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Malaysian PM to launch new set of reforms

Publication Date : 11-09-2012


Malaysian Prime Minister Najib Razak is set to launch another round of broad reforms to tackle the issues Malaysians are most worried about these days - including crime, education and rural development, as he gears up for the next general election.

Among the initiatives expected at the end of the month - online tracking for police reports, as the government responds to recent accusations that the police are massaging crime data to present a picture of a safer Malaysia.

Najib will also announce new measures for rural development and fighting corruption.

Some details of the Government Transformation Programme 2.0 were disclosed by Minister in the Prime Minister's Department Idris Jala in his column in The Star yesterday.

"A lot of hard work has gone into and is going into the fleshing out of the new programme of transformation," said Idris, who heads Pemandu, the government agency overseeing Najib's reform programmes.

Since taking office in April 2009, Najib has presented himself as a reformer. His election slogan - "Janji Ditepati" or Promises Kept - draws from that image.

The first set of reforms that were rolled out in 2009 covered seven areas of public services.

These reforms included fighting corruption, lowering crime, improving education and rural infrastructure, as well as urban public transport.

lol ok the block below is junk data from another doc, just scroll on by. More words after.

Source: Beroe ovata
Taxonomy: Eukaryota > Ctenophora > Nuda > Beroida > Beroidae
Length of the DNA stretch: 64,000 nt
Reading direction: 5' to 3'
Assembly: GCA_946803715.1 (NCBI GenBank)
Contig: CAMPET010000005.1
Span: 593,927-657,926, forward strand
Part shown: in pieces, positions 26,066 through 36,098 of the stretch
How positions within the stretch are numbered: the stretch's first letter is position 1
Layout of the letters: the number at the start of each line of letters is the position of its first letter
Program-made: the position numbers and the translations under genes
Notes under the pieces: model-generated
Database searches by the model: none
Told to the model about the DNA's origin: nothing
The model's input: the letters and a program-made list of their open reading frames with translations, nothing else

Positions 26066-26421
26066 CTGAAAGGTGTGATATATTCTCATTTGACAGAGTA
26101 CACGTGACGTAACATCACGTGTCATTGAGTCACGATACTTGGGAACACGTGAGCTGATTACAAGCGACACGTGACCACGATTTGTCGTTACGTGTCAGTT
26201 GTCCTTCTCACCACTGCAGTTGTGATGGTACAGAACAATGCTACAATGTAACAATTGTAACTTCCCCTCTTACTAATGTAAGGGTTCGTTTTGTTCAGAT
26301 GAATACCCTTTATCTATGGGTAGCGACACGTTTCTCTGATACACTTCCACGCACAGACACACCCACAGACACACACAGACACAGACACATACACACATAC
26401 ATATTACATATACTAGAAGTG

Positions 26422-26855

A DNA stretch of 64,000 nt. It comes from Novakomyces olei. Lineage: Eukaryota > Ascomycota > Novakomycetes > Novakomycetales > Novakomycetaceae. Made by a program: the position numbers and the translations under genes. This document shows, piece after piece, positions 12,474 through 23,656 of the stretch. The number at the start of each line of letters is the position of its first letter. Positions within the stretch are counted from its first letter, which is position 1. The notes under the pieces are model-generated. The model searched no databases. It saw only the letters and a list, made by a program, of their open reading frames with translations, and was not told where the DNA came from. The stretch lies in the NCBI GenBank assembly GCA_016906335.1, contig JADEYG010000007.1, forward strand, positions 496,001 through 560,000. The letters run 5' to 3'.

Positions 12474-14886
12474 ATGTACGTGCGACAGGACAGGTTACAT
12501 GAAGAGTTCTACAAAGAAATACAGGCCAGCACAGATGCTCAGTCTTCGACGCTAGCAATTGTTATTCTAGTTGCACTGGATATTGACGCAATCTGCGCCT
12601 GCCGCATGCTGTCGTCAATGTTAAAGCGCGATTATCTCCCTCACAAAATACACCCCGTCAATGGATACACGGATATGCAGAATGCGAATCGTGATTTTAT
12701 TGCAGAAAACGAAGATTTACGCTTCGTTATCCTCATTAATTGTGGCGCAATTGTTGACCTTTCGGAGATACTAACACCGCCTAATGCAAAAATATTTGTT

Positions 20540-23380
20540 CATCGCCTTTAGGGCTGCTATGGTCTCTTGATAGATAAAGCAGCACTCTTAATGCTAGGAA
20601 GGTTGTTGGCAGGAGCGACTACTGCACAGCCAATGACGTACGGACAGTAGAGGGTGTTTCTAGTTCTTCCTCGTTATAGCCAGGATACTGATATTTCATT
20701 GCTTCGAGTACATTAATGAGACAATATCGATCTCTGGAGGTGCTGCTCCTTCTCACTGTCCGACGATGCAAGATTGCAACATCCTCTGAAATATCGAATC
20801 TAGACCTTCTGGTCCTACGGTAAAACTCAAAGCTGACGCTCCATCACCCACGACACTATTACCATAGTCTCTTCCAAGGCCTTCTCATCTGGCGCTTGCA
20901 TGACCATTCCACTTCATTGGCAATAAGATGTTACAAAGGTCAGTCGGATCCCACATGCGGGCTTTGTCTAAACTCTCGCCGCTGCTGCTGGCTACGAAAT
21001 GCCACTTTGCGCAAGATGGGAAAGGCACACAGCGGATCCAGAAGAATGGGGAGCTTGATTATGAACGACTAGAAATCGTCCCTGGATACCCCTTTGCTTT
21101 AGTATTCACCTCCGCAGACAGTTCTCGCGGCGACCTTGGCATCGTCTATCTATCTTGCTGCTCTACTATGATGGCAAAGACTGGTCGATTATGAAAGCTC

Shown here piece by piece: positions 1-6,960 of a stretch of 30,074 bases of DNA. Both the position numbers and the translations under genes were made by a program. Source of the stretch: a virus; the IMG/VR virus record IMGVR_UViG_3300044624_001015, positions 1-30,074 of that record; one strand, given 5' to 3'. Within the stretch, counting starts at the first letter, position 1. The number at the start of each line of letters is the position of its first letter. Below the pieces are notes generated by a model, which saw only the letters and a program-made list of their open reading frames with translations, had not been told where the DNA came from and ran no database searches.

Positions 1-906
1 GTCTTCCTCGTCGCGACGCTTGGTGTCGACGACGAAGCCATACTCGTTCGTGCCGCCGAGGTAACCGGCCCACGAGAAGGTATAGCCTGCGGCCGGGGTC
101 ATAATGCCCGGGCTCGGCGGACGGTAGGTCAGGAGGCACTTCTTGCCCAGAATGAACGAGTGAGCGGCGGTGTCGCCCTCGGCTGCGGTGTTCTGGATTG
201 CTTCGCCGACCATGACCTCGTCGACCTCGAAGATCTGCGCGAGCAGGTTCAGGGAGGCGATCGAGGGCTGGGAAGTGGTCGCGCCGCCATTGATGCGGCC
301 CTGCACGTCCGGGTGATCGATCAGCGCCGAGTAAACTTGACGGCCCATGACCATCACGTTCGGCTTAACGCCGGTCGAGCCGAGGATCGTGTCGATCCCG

This was followed by economic reforms to double incomes by 2020, and lastly by political reforms to relax the government's grip on democratic rights.

This second round of reforms will run from next year to 2015, said Idris.

While they are unlikely to make a difference before the general election, which must be called by April next year, they are good campaign fodder, said political analyst Ibrahim Suffian.

"The Prime Minister cannot just say that he has fulfilled his promises but must also indicate what the next step would be," said Ibrahim. "And that's what he's doing now."

Alex Iskandar Liew, the Pemandu director of communications, said public confidence in the reforms appears to be strengthening.

He said that an internal survey by Pemandu three years ago showed that less than one-third of the respondents believed that the government would deliver on its promises.

But this year, about two-thirds of people surveyed expressed confidence.

But Ibrahim warned the government also runs the risk of fatigue setting in as it keeps making more promises.

"People will want to see real results, to kick the tyres so to speak," he said.

He also noted that Najib is competing with the opposition, which has promised to lower car prices - among the highest in the world - and university fees if it wins power.

According to Idris, this second round of reforms will expand on the first.

For example, a smartphone app called MyDistress that allows people to contact the police with the push of a button in an emergency will be expanded beyond its current test base of Selangor. The phone's GPS locator will help police locate those who need help.

In education, he said, the first batch of 5,000 teachers found to have substandard English skills will be sent for remedial courses, beginning next month.

In the area of rural development, a concept called the "21st century village" will be launched to get qualified young Malaysians to run rural-based businesses and create more jobs in the villages.

The first batch of 11 entrepreneurs will begin their projects with government financial assistance this month. Other initiatives include building integrated modern farms.


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